gene bank


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gene bank

  1. a collection of clones containing all the genes of a particular organism, such as E. coli. The bank can be prepared by isolating the DNA from an organism, digesting it with a RESTRICTION ENZYME and cloning the restriction fragments. It can be maintained for many years, to provide a repository of cloned genetic material.
  2. a collection of many lines of a particular crop plant, seeds or pollen used as a genetic resource by plant breeders; or of sperm, ova, embryos in the case of animals.
  3. a collection of DNA sequences (genetic database) stored at a specific Internet site, such as Genbank (http://www.ncbi.nlm.nih.gov). See also BIOINFORMATICS.
Collins Dictionary of Biology, 3rd ed. © W. G. Hale, V. A. Saunders, J. P. Margham 2005
References in periodicals archive ?
Bockelman manages the Aberdeen gene bank that also houses wheat, oats, rye, and other small grains.
The gene bank will explore, record, conserve, utilise and restore the botanical heritage of the country and help re-acquaint people with the beauty of plants that are natural to arid climates and their habitats.
The international community decided to set up seed bank, frequently known as gene banks, as a response to the loss of bio-diversity.
And throughout the Andes, the cradle of tomatoes, wild-tomato species have become so imperiled that "before too long, the only real examples of tomato diversity will be in a gene bank," she says.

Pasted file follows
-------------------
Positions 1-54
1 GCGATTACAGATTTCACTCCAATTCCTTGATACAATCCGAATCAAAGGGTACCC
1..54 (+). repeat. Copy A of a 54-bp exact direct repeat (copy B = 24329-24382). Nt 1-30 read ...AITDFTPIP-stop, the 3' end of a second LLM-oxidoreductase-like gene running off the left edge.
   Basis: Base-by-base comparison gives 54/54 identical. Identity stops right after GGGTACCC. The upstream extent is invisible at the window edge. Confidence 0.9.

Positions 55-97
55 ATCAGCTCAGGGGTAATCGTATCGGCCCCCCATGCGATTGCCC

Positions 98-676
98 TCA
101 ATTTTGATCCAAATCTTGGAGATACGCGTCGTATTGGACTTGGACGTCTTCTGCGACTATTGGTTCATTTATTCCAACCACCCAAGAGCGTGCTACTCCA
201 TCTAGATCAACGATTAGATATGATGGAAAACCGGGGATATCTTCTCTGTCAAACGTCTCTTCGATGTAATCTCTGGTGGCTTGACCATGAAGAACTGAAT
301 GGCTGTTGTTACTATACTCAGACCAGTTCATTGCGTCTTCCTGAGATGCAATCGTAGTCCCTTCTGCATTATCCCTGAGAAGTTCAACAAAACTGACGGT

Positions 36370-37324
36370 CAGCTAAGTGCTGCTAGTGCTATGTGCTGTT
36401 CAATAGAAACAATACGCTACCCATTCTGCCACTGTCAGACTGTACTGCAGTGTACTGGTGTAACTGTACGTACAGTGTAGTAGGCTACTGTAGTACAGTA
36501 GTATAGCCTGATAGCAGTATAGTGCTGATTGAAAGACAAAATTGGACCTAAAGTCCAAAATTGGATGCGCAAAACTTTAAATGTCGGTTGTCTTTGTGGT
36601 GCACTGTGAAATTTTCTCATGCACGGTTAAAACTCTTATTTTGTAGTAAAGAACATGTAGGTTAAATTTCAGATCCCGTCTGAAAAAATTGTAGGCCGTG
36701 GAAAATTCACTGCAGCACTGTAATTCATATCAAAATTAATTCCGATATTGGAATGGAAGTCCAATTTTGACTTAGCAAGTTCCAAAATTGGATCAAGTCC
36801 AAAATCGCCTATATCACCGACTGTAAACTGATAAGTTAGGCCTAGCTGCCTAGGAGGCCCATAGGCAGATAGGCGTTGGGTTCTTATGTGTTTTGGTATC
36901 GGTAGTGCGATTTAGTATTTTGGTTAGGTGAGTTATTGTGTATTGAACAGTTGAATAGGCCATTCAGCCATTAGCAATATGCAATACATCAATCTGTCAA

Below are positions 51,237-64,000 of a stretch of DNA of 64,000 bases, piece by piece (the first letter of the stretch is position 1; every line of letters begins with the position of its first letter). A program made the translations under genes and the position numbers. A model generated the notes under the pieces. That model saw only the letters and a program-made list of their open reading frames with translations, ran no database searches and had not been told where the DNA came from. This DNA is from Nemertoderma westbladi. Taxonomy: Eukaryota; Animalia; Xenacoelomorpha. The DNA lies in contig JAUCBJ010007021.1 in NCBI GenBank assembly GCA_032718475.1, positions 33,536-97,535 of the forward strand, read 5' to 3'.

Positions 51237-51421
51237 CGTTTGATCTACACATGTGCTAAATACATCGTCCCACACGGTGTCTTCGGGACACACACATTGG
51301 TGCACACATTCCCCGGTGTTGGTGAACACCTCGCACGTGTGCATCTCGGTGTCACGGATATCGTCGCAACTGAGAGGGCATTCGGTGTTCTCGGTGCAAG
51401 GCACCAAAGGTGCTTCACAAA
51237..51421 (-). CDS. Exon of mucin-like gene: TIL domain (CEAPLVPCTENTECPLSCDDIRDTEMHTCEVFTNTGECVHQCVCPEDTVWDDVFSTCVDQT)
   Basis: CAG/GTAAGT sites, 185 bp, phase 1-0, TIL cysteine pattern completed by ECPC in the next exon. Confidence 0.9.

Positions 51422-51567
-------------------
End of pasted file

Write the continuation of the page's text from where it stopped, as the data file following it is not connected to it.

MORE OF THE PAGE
Mrs Flack, who breeds Welsh black and red poll cattle,and Welsh black mountain sheep, said: ``Preserving rare and traditional breeds is important because it maintains a gene bank of characteristics,like disease resistance, that may one day become very important to all farmers.
A Warwickshire-based charity is to create a gene bank of rare sheep as part of an extensive conservation programme to protect native farm animals.
BGCI will fund a living gene bank in botanic gardens worldwide to protect rare plants.
The appeal, set up by the Rare Breeds Survival Trust, aims to pay for a 'gene bank' to ensure endangered breeds are not wiped out by future farming crises.
But with a finite gene bank, sometimes more diversity is needed, and researchers now know that certain cell types can generate more than one protein from a single gene.
"Growing conditions and food demands change rapidly and breeders never know which variety stored in a crop gene bank somewhere in the world is going to be that proverbial needle in the haystack that will provide the critical trait that can literally make the difference between abundance and starvation," said Fowler.